5. tecumseh

    tecumseh New Member

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    on a lot of very populated hive what Iddee said is the best route for newbees and ofter plan B for folks like myself.

    for myself when I open up hives with a virgin on board either spotted or with queen cells recently hatched I most often just put everything back together as quickly as possible.
     
  6. Iddee

    Iddee New Member

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    You got that right, tec. It's like Richard Petty teaching a teenager how to drive. Sometimes it's hard to remember who the student is and their background.
     
  7. d.magnitude

    d.magnitude New Member

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    Sorry, I was feeling all cozy about what I had done till you said that. I need some elaboration now, please (says the teen driver to the Richard Pettys)

    I was thinking that since the hive was still so populated that the swarm had not yet left, even w/ a virgin spotted and some cells open. If I just put everything quickly back together as Tec suggested, wouldn't I still expect a swarm to take off w/ at least 1/2 the colony?*

    -Dan

    *or if a swarm had already issued (or was unstoppable) wouldn't I at least be thwarting after-swarms?
     
  8. tecumseh

    tecumseh New Member

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    a Dan snip..
    I was feeling all cozy about what I had done till you said that.

    tecumseh:
    didn't mean to destroy your peace of mind. if a hive is in the process of preparing to swarm I make a time line determination of what to do and what not to do (and it is this line in the sand that I think some folks mistake for as a disagreement between Iddee and myself on what to do when it comes to queen cells). this breaks down into if the evidence suggest the process is in it's early stages you do this and if you have gone beyond some point in time in the process evolution then you do something quite the contrary.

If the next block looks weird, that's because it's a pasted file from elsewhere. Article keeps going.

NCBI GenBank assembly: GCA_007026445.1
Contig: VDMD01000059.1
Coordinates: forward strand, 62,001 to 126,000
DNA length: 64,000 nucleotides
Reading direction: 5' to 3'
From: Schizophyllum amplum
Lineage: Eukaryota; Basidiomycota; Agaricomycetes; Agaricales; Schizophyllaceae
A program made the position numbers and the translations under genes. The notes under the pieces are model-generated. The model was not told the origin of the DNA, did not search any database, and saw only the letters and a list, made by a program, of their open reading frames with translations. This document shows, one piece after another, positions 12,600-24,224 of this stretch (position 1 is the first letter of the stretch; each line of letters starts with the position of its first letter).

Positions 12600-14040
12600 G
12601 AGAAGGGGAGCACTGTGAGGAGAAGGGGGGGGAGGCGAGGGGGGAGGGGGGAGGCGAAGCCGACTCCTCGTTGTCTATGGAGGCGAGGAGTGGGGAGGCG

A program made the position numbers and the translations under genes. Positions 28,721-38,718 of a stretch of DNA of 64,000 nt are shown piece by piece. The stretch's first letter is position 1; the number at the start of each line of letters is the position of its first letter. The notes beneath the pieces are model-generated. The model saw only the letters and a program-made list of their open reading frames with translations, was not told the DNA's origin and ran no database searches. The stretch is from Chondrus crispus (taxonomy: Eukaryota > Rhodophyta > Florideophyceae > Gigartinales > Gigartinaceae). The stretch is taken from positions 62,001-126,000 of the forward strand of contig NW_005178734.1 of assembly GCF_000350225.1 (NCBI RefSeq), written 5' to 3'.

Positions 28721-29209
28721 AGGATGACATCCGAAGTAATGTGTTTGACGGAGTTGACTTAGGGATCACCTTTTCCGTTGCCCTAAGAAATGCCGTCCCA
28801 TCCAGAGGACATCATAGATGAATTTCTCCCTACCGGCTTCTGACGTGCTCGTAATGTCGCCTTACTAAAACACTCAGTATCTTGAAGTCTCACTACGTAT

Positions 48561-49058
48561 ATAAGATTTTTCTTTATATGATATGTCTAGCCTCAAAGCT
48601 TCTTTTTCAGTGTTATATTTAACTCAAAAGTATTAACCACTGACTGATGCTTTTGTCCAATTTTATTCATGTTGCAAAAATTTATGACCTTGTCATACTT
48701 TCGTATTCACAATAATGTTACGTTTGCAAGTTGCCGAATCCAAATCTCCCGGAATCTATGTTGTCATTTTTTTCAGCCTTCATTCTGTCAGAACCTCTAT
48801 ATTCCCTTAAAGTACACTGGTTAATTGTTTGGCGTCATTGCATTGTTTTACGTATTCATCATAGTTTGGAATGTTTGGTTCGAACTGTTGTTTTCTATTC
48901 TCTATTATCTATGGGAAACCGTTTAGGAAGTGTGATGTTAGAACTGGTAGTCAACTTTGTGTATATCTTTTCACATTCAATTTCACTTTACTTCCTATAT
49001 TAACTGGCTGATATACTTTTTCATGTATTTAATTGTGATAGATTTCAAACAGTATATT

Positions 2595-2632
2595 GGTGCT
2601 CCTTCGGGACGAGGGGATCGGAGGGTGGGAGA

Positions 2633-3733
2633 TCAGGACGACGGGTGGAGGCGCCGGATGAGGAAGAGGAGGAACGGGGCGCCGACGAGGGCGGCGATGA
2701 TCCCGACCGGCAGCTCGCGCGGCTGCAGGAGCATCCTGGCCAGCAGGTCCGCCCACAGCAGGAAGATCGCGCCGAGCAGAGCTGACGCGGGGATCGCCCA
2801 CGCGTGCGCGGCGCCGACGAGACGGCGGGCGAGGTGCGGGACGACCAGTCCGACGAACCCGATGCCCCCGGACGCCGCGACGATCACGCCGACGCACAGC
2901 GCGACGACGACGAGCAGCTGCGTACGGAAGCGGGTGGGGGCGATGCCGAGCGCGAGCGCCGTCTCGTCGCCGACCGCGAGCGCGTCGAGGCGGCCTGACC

almost always (in a swarm like situation and not superscedure) when you see a hatch queen cell or a virgin you can make a bet that the swarm is already gone. simply looking at population is a very inaccurate measure when it comes to swarming hives < I have watch a swarm issue from a hive and looking inside just a bit later you would swear the hive is still as populated as before. in this same situation if the queen is still present then a superscedure is in process.

    you are of course correct about the proportion of adults that leaves with the old queen, but constantly there after the brood is still emerging.

    at the point of having virgins in the hive and with some significant manipulation by the beekeeper you do run the risk that the bees in the box will murder the virgin and if she has already murdered her rivals the hive has no proper resources for producing another replacement queen.
     
  9. d.magnitude

    d.magnitude New Member

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    Well, you did destroy my cozy feeling of self-satisfaction a bit. But no worries, the bees to that to me all the time.

    As I said in my first post, I was aware that swarms usually issue before any of the cells hatch. But I thought based on the population that I was looking at one of the exceptions where they waited until after a virgin or two emerged (plus these cells were just at the point of hatching).

    I guess perhaps I misread the hive. Silver lining- I'm a couple nucs richer now, and I can use those for mating another round of queens later on.

    -Dan